As far as the Catholic Church: they have a right to lobby for whatever they wish to. Usually ignored by the right media is the Pope’s voiced concern for the growing disparity between the few sup-rich and the remainder —
    some of whom have nothing. As the middle class shrinks…

    You all know what Chist said about the rich vs. the poor and their entance to Heaven.

  3. “The radical right (aka, Tea Party members) have been redeffed to as a “grassroots movement.” They are not — they actually they have been financed and begun by the Fox News Channel and the super-rich “1%” — e.g., the Koch Bros. and …”

    That is just a ridiculous statement with no foundation in reality. Isn’t Soros and Clooney and the other Hollywood elites doing the absolute same thing on the left? Show us your facts or retract your ludicrous statement. FYI, I am an independent voter who normally votes Democrat…I am just tired of the same old media lies that are taken as facts by those who want to distort.

  4. Re: Comment by “JD” about my post

    I did make an error; replace “redeffied” to “referred” in the first sentence.

    What has happened to our country since George W. Bush was elected is increased greed and lies. Firsly, we spent (as is said) thousands of lives and treasure by invading Iraq. We are always told that we are fighting for freedom and for bombs that never existed. This was a lie. We went there for oil. And Halliberton was given a great many contracts. Cheney had been an executive in that company — a coincidence? Then “W” uses his volunteer military (about 1%) and tells the rest of us to go shopping and reduces taxes including the very rich.

    Then Wall Street and the banks sell morgages to ingorant and unsophisticated persons as the banks make a fortune. The housing market tanks… Two wars and the worst economic disastor since the great depression greets Obama.

    Yes, I agree with the Buffet rule. He asked years ago why his $60K secretary pays more ijncome tax than he who has an income of over a billion per year?

    Then you have Gov. Walker of Wisconsin who under the umbrella of dealing with the budget ends collective bargaining for governement workers. Today a videotape was released in which he said: first the government workers and then he would make Wisconsin a right to work state. His then commented: “We’ll divide and counqer.” To pit the two groups of workers against each other. He is backed by, yes, the Koch Bros.

    I have voted for the Democratss and the GOP — but, the Republican party is not our father’s party. Incidentally, I wrote a glowing assessment of Mayor Rudy in T&V in 1991. But the GOP has merged with corporate interests and offered mistruths to the rest of us. Do you know what that’s called?…


  5. You’re diatribe is very nice.Your liberal bias is very clear. If I wanted to I could play devils advocate and debate you on every point you made. You say Haliburton, I counter Solyndra. You say Fox news is biased I could say the same thing about CBS, NBC, ABC, PBS, MSNBC, CNN etc. Obama increased the number of soldiers in Afghanistan, kept Gitmo open, farmed out enhanced interrogation to other nations and greatly increased the number of drone attacks. Even Warren Buffett doesnt like the Buffett rule since it has been proven that it would decrease net tax receipts not raise them (See OMB’s analysis) . I dont like the rule (not because it would affect me personally, I wish) but because it punishes success.Wouldnt a flat tax where everyone pays the same rate on all their earnings be the most fair tax we could have.Then Warren and his secretary would pay the same rate. Everyone would pull equal weight. By the way comparing Buffetts tax rate to his secretary’s tax rate is BS because Mr Buffett’s income is derived from a different source and he chose to take the lower tax rate. He could have paid the higher rate if he chose but he didnt. My mother taught me actions speak louder than words apparently Warren never heard of this.. (PS Happy Mothers Day to all). You say Walker is ruining Wisconsin I could say he is saving it from becoming another NY or California, 2 states on the brink of bankruptcy due to politicians who cut unsustainable deals with unions just to get their votes with no regard for the future consequences. Now there are towns in Cal. with no current police force because they cant pay both the current cops and the retired cops.You say divide and conquer for Walker? Isnt that the Obama teams mantra? You say facism I counter Socialism. Apples and oranges.Everything you say isnt OK for the conservatives to do seems to be ok with you when liberals do the exact same thing.You state that the Republican party isnt our fathers GOP and I say the exact same thing is true of the Democratic party. One is more conservative one is more liberal. As I stated earlier I think both parties are full of beans.You claim to be of the same persuausion but your words contradict that. However,none of this is even relevant. What is relevant is that you never addressed the issue. You made a statement, I challenged your facts. I’d still like to know where you got your facts if you could point me in the right direction. P.S. In my humble opinion, Jesus never condemned wealth (see the parable of the talents) he condemned selfishness and greed yes but not wealth. Being poor doesnt guarantee one entrance into heaven any more than being rich would guarantee ones denial.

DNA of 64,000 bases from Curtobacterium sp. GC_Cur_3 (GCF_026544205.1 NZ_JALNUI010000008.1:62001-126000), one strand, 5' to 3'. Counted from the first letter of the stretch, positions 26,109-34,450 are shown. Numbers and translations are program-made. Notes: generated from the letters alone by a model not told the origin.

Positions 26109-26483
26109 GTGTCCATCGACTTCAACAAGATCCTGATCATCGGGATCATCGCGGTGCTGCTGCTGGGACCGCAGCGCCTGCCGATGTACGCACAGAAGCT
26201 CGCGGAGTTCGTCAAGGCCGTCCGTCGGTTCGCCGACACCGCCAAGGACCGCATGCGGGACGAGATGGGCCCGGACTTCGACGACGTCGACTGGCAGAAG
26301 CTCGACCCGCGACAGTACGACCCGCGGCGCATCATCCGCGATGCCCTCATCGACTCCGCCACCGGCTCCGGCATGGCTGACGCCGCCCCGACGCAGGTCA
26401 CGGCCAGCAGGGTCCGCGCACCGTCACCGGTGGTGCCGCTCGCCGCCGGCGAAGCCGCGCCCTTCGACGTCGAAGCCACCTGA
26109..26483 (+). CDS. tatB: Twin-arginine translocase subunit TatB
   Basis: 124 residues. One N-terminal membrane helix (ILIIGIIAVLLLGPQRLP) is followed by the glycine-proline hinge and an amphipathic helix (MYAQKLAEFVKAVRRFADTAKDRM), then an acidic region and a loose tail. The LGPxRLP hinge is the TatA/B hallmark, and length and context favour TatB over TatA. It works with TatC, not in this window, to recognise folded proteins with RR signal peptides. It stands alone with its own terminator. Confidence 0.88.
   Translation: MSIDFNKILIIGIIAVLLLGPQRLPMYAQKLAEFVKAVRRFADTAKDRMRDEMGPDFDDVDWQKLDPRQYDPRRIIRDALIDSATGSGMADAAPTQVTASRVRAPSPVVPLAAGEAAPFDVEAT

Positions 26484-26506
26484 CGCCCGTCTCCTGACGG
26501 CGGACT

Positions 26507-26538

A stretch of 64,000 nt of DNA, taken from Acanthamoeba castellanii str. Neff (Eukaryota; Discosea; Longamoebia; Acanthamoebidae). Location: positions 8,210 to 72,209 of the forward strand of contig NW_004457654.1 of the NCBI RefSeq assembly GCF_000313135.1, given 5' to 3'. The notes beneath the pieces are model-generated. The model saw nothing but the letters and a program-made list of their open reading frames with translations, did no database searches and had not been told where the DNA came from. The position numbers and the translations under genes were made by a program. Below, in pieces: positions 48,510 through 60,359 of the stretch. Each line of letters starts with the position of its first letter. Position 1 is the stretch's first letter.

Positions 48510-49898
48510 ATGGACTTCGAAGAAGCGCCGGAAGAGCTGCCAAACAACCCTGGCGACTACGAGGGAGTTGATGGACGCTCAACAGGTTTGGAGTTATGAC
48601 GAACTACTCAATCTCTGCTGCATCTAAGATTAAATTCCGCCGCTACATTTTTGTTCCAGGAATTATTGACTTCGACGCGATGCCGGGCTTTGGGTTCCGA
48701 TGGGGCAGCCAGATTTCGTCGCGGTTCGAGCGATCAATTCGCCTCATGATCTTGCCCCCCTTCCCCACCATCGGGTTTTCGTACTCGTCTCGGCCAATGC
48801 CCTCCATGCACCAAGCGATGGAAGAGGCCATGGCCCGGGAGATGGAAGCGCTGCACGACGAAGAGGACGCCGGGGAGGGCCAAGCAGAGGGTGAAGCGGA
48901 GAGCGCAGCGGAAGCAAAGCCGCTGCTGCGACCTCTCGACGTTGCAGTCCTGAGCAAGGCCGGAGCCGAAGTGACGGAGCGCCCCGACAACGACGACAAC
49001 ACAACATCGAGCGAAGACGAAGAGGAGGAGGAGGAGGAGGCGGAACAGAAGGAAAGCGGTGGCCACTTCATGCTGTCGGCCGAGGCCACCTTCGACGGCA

6. To: JD

    I am pleased to received you well-thought out comments.

    You know very little about the genisis of my present positions. As a Liberal in the 1960’s I saw how the War on Poverty (who could be against that?) ended up in the main as hurting the very people it was intended to help. How
    Daniel Patrick Moynihan (who worked for both Democratic and Republican administations) saw the unintended consequences. He was lambasted by Liberals as being a rascist — but his views were on target and we see the results to this day.

    Before Bush-2, I would have been labeled as a neo-conservative. Liberal friends of mine would criticize me for this orientation. Reagen said it was not he who changed; it was his former party (the Democrats) that changed. This is analogous to my new alliances due to evolution of GOP postions. Incidentally, today’s Tea Party types would not accept Ronald Reagan because they would feel that he was too Liberal. Add Bary Goldwater. I could go on… But, let me make a suggestion…

    A suggestion: read or take a look at Thomas Frank’s WHAT’S THE MATTER WITH KANSAS?